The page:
To assess the appropriateness and diagnostic yield of TTEs ordered by various pediatric providers according to the pediatric appropriate use criteria (AUC) for outpatient transthoracic echocardiography (TTE) before its release.Study design
Clinic notes of patients aged ≤18 years who underwent initial outpatient TTE between April and September 2014 were reviewed to determine the AUC indication, and appropriateness was assigned based on the AUC document. Ordering physicians were categorized into cardiologists, primary care physicians (PCPs; including pediatricians and family practitioners [FPs]), and noncardiology subspecialists.Results
Of the 1921 TTEs ordered during the study period, 84.6% were by cardiologists, 9.2% by pediatricians, 3.4% by FPs, and 2.8% by noncardiology subspecialists. The appropriateness rate for cardiologists was higher than that for PCPs (86% vs 64%; P < .001) but not noncardiology subspecialist (86% vs 87%; P = .80). PCPs had a significantly higher proportion of studies that could not be classified compared with cardiologists (35% vs 5%; P < .001) and noncardiology subspecialists (35% vs 11%; P < .001), owing primarily to a lack of adequate clinical information. The likelihood of an abnormal finding was higher in TTEs ordered by a cardiologist vs those ordered by a noncardiologist (OR, 4.8; 95% CI, 2.1-10.9; P < .001).Conclusions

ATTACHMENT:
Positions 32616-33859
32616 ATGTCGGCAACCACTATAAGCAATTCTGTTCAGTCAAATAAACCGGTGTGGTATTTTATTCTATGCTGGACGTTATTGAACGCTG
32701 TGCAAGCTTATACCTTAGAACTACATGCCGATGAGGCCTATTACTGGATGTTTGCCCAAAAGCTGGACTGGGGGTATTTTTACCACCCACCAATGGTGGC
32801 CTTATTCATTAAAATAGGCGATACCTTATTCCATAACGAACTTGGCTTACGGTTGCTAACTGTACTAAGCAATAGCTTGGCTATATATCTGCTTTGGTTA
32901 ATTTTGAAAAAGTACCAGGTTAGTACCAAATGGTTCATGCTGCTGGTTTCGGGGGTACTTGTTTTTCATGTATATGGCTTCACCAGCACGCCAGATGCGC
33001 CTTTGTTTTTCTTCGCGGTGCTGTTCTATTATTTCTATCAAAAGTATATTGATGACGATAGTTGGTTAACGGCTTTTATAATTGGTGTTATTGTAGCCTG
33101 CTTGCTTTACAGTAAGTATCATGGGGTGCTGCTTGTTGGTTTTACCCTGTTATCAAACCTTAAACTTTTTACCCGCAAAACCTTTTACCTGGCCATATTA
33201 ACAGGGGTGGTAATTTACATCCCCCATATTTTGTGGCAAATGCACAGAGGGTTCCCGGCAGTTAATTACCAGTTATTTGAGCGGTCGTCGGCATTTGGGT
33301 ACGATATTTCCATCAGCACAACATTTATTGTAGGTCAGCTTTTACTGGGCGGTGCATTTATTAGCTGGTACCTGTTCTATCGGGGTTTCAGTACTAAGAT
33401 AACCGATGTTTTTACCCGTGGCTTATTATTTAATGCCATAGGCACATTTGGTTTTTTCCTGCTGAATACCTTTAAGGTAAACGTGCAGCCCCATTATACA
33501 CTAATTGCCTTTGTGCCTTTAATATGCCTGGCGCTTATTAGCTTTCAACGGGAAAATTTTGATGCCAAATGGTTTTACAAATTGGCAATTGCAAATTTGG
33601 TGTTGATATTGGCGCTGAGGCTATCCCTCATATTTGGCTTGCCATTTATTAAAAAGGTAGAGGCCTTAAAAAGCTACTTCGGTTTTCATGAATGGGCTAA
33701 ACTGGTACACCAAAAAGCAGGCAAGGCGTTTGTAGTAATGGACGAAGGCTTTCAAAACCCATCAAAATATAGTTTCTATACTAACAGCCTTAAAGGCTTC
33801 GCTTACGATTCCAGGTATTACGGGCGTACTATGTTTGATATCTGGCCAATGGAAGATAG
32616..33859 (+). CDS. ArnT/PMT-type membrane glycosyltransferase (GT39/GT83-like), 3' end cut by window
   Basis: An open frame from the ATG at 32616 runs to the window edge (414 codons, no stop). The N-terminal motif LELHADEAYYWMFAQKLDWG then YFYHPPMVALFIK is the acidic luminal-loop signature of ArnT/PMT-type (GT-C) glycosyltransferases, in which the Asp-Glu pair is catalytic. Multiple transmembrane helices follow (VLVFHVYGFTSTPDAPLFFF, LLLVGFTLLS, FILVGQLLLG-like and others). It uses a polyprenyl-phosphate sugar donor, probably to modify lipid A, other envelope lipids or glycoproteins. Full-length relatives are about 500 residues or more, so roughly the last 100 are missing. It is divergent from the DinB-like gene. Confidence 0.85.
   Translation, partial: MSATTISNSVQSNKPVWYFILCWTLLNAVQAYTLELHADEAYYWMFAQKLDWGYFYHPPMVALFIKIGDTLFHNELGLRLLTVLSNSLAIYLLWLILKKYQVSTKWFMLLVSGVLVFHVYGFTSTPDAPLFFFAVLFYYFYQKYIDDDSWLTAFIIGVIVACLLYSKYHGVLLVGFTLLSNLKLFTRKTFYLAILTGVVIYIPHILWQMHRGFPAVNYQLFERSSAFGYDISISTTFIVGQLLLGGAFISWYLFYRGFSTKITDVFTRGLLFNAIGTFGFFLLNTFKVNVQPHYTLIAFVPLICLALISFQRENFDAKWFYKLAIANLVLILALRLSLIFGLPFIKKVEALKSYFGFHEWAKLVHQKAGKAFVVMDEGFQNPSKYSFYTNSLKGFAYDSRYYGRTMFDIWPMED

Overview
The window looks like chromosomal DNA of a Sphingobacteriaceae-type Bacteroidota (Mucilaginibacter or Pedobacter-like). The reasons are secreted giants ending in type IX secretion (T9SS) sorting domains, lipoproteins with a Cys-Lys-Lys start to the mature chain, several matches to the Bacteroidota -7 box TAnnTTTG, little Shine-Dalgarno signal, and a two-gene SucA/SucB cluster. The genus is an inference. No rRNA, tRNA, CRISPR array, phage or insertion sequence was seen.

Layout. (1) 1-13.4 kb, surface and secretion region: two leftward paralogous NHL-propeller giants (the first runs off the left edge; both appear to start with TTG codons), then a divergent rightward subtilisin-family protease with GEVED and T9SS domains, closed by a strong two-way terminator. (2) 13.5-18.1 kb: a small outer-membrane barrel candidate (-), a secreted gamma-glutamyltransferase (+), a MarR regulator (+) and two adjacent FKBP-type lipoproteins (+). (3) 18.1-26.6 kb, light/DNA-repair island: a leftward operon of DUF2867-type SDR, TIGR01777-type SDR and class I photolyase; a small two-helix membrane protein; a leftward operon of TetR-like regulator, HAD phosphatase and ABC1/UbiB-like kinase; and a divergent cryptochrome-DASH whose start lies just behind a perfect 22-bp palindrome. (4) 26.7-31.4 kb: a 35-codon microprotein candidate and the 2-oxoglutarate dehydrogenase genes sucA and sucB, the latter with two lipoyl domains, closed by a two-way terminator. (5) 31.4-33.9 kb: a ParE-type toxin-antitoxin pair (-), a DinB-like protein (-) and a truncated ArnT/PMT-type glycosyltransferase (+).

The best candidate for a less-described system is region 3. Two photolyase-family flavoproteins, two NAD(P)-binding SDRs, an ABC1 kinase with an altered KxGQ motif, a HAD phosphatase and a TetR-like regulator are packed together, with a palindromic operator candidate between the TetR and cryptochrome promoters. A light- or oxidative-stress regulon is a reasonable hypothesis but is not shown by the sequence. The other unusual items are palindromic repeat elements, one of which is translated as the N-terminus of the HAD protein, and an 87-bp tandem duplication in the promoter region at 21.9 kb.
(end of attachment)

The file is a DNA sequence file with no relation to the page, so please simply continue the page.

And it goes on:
Compared with PCPs, cardiologists ordered more TTEs, had the highest yield of abnormal findings, and had greater appropriateness of TTE orders. A large proportion of TTEs ordered by PCPs were unclassifiable owing to insufficient information. This study lays a framework for provider education and improvement in the TTE order intake process.